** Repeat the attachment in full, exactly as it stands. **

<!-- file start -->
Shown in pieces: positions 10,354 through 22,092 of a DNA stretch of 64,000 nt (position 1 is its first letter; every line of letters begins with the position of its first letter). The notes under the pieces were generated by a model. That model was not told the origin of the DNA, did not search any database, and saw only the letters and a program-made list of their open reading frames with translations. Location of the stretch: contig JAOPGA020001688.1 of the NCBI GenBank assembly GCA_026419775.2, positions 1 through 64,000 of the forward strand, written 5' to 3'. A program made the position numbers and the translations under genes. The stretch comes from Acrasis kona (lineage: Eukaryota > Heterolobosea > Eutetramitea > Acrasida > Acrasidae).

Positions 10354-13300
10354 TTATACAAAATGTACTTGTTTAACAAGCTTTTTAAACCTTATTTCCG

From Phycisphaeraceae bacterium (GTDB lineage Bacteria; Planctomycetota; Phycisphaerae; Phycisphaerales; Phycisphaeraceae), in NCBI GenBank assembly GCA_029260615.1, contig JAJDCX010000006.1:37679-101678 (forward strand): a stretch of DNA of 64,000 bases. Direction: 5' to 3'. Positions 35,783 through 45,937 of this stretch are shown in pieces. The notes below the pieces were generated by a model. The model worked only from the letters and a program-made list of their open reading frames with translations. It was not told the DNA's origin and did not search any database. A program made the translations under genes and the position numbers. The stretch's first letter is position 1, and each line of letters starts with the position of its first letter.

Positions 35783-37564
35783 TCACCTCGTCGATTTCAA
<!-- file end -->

Shown in pieces: positions 10,354 through 22,092 of a DNA stretch of 64,000 nt (position 1 is its first letter; every line of letters begins with the position of its first letter). The notes under the pieces were generated by a model. That model was not told the origin of the DNA, did not search any database, and saw only the letters and a program-made list of their open reading frames with translations. Location of the stretch: contig JAOPGA020001688.1 of the NCBI GenBank assembly GCA_026419775.2, positions 1 through 64,000 of the forward strand, written 5' to 3'. A program made the position numbers and the translations under genes. The stretch comes from Acrasis kona (lineage: Eukaryota > Heterolobosea > Eutetramitea > Acrasida > Acrasidae).

Positions 10354-13300
10354 TTATACAAAATGTACTTGTTTAACAAGCTTTTTAAACCTTATTTCCG

From Phycisphaeraceae bacterium (GTDB lineage Bacteria; Planctomycetota; Phycisphaerae; Phycisphaerales; Phycisphaeraceae), in NCBI GenBank assembly GCA_029260615.1, contig JAJDCX010000006.1:37679-101678 (forward strand): a stretch of DNA of 64,000 bases. Direction: 5' to 3'. Positions 35,783 through 45,937 of this stretch are shown in pieces. The notes below the pieces were generated by a model. The model worked only from the letters and a program-made list of their open reading frames with translations. It was not told the DNA's origin and did not search any database. A program made the translations under genes and the position numbers. The stretch's first letter is position 1, and each line of letters starts with the position of its first letter.

Positions 35783-37564
35783 TCACCTCGTCGATTTCAA